Pacific Union College Student Leaders Herald a Diverse, Inclusive Future

With a powerfully-worded statement on diversity, the Pacific Union College Student Senate has cast a vision for the future of the Seventh-day Adventist Church that would make the denomination a much more inclusive and welcoming place. Published on May 24, the Diversity Statement provides the young leaders' stances on five topics: women's equality and empowerment; dignity, humanity and rights of the LGBT+ community; welcoming immigrants; affirming Black lives; and iter- and intrafaith diversity.

The twenty student leaders who signed the statement vowed to hold the "college accountable and ensure that Pacific Union College remains respectful, truly welcoming, and supportive of the full spectrum of human diversity."

The statement came just over a week after Pacific Union College announced on May 11 that Robert Cushman would succeed Eric Anderson as college president. Anderson served as president from December 2016 through Cushman's appointment, following the end of Heather Knight's tumultuous presidency. Knight often clashed with both students and faculty members. She announced the end of her presidency amid declining enrollment and budget shortfalls, and following protracted upheaval in the college's psychology and social work department.

Placed within the broader context of the Seventh-day Adventist denomination, the student leaders' statement both agrees with and departs from statements made by denominational leaders.

On women's equality and empowerment, the Student Senate wrote,

We affirm without reservation the full equality and empowerment of women. We pledge to support women in leadership, ministry and academia. We embrace and support the rights and dignity of all women, regardless of race, class, ability, religion, and sexual orientation.

These sentiments align with statements made by North American Division President Daniel Jackson, who has affirmed the division's aim to "empower and establish our women in pastoral ministry." The student statement goes further than anything NAD leaders have said by affirming all women, particularly without regard to religion and sexual orientation. And, of course, the General Conference of Seventh-day Adventists still discriminates against women by insisting on granting separate, lesser credentials to its many women pastors.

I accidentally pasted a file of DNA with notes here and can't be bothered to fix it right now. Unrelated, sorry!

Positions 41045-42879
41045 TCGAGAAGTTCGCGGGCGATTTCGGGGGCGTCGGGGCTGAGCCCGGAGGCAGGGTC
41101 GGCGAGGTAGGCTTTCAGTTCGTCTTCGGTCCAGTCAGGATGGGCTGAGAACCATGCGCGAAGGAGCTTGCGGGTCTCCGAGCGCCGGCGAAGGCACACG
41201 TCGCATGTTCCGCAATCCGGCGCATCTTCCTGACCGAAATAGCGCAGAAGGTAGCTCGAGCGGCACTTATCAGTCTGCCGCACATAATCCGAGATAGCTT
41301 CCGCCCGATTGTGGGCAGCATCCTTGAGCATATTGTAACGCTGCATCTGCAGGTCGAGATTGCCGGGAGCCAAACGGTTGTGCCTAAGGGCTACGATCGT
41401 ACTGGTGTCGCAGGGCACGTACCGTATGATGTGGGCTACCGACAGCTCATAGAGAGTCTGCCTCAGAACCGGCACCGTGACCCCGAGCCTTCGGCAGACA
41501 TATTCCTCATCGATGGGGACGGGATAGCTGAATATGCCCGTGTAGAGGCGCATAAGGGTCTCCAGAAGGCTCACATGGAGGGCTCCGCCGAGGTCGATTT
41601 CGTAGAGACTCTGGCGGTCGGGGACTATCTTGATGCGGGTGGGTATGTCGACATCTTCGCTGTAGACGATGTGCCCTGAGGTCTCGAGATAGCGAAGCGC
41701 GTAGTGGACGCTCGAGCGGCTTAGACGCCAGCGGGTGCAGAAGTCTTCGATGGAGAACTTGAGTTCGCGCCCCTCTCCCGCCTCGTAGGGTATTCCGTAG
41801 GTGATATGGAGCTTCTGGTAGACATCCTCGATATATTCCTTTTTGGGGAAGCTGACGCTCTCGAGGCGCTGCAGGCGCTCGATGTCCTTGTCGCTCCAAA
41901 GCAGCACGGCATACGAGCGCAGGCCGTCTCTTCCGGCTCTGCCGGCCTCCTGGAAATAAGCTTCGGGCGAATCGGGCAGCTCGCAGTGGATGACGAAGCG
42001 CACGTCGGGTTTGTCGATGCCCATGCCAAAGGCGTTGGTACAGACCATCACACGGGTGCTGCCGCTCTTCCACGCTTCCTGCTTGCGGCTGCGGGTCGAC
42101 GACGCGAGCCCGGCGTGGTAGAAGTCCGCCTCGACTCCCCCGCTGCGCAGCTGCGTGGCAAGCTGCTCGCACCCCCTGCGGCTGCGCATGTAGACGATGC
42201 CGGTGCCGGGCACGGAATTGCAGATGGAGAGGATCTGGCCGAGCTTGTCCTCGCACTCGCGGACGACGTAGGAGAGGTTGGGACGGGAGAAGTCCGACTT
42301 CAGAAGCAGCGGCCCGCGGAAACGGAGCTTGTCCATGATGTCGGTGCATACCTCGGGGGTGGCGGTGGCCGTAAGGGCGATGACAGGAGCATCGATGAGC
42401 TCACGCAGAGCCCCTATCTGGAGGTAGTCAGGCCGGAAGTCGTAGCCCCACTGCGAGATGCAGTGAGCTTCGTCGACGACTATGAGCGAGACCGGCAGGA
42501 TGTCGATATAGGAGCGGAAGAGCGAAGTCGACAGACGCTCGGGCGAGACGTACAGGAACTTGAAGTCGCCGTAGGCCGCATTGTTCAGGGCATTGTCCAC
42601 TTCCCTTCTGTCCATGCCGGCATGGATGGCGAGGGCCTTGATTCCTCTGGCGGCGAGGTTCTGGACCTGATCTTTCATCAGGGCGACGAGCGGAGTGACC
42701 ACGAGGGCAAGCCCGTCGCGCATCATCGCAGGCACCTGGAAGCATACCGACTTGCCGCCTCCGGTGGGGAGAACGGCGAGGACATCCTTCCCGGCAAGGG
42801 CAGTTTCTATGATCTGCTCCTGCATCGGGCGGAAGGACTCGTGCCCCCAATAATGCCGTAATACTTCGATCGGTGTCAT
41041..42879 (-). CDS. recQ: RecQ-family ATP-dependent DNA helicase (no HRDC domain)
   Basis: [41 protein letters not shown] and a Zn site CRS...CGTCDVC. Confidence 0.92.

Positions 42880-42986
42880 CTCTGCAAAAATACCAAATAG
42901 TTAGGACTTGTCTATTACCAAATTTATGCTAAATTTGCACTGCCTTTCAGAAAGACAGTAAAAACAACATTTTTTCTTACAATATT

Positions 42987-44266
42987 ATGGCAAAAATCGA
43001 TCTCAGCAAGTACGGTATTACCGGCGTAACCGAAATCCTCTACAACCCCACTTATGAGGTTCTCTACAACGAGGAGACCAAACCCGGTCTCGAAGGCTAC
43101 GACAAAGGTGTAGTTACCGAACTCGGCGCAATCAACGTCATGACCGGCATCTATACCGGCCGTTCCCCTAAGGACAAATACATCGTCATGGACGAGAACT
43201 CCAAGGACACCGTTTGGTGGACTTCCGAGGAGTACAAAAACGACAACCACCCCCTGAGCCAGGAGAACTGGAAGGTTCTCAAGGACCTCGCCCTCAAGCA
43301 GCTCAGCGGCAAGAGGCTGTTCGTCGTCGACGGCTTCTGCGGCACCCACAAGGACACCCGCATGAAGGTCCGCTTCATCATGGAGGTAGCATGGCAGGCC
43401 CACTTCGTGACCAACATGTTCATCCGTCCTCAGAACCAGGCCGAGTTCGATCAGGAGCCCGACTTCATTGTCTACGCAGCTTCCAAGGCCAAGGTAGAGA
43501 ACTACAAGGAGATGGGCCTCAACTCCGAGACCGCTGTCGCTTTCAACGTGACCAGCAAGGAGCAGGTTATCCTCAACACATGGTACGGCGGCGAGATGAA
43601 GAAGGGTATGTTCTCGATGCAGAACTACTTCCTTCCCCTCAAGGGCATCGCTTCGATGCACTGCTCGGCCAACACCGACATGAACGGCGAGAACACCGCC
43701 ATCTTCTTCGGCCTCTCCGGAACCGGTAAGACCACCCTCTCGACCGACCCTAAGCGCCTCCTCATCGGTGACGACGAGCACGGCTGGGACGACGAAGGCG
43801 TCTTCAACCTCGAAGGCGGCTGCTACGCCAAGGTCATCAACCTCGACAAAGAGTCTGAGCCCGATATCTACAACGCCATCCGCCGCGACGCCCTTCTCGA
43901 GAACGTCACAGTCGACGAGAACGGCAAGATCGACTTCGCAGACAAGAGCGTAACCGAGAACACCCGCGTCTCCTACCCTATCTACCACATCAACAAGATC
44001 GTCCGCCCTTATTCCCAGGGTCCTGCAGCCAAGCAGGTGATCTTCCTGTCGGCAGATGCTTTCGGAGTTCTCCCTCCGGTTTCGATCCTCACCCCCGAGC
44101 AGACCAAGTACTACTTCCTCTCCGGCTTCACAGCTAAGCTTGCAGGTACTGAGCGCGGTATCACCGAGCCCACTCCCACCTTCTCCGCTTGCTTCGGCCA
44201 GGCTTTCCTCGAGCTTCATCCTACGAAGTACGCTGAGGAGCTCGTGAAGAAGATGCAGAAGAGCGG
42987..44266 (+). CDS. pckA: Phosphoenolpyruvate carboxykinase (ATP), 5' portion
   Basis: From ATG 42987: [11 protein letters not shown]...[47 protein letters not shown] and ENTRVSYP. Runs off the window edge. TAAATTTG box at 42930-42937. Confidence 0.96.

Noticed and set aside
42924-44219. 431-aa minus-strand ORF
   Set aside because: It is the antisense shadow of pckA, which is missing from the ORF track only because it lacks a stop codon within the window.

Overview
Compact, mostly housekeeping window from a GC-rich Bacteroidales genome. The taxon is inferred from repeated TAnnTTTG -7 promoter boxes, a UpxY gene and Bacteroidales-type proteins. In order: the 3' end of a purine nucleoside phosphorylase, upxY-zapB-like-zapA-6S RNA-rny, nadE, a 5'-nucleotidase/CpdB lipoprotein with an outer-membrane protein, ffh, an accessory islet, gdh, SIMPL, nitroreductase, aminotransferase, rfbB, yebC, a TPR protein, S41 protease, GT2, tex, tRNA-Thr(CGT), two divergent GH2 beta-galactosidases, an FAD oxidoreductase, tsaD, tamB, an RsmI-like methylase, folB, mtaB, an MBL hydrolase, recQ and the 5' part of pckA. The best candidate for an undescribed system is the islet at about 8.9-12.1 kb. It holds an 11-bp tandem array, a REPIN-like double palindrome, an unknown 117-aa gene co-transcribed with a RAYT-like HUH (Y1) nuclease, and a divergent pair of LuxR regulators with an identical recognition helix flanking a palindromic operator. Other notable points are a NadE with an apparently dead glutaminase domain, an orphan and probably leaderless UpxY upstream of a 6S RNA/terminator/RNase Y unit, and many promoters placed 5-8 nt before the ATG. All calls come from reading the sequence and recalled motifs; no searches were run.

Concerning orientation and gender, the student leaders wrote in their statement,

We affirm without reservation the dignity, humanity, and rights of the LGBT+ community. We acknowledge that LGBT+ individuals are human beings deserving of respect and not a mere culmination of sexual acts. We affirm their rightful place within our campus, our church, and community. We reject and pledge to combat all forms of bullying, mistreatement and ostracizing of members of the LGBT+ community. We believe that we are called to fully love and accept these individuals not as "less than but as true equals dserving full respect and freedom from judgment and condemnation."

This statement goes beyond statements made by any denominational leaders in terms of its postures of inclusivity and acceptance. In November, 2015, the North American Division adopted a statement on human sexuality that sought to balance love and compassion and the leaders' understanding of biblical principles. The statement affirmed prior statements issued by the General Conference of Seventh-day Adventists that declare sexual relationships to be excluded to monogamous, heterosexual marriage relationships. The statement indicated, and Dan Jackson stated more explicitly in a dialogue with collegiate Adventists, that church membership is not available to persons in same-gender relationships. Denominational employment excludes individuals in non-sanctioned sexual relationships.

Concerning immigration and refugees, the PUC student leaders wrote in part,

We arrifm without reservation that immigrants and refugees are welcome. We reject the ideological motivation behind mass deportations, and pledge to stand up for the rights of DACA students and those with family members who are undocumented. We acknowledge our moral and religious responsibilities to the immigrants and refugees who strengthen our communities and our country.

Dan Jackson has expressed similar sentiments regarding refugees. In an op-ed for the Huffington Post, Jackson wrote,

To close the door to refugees cannot be an option. To 'welcome' them by marking them with shame and suspicion is unacceptable. To incite fear based on prejudice is irresponsible. As followers of Jesus Christ, we are compelled to welcome ALL who are seeking refuge."

Again, student leaders at PUC have expressed similar to North American Division leadership concerning the value of Black individuals in America, who have suffered from intractible, structural racism. The Student Senate wrote in part,

We affirm without reservation that black lives matter. We reject and pledge to combat racism in all forms, and to yeild to the voices of racial and ethnic minority students on ways to improve our campus and ourselves in regards to acting and speaking in a Christ-like manner. We acknowledge both the history of racism within the Seventh-day Adventist Church as well as the improvements which have been made throughout our history.